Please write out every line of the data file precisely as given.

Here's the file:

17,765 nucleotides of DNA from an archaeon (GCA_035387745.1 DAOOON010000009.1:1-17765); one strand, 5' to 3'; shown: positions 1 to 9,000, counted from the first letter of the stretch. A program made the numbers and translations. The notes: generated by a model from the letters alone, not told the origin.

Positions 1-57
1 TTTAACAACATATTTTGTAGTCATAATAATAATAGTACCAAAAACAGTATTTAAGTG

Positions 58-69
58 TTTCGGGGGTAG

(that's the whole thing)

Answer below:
17,765 nucleotides of DNA from an archaeon (GCA_035387745.1 DAOOON010000009.1:1-17765); one strand, 5' to 3'; shown: positions 1 to 9,000, counted from the first letter of the stretch. A program made the numbers and translations. The notes: generated by a model from the letters alone, not told the origin.

Positions 1-57
1 TTTAACAACATATTTTGTAGTCATAATAATAATAGTACCAAAAACAGTATTTAAGTG

Positions 58-69
58 TTTCGGGGGTAG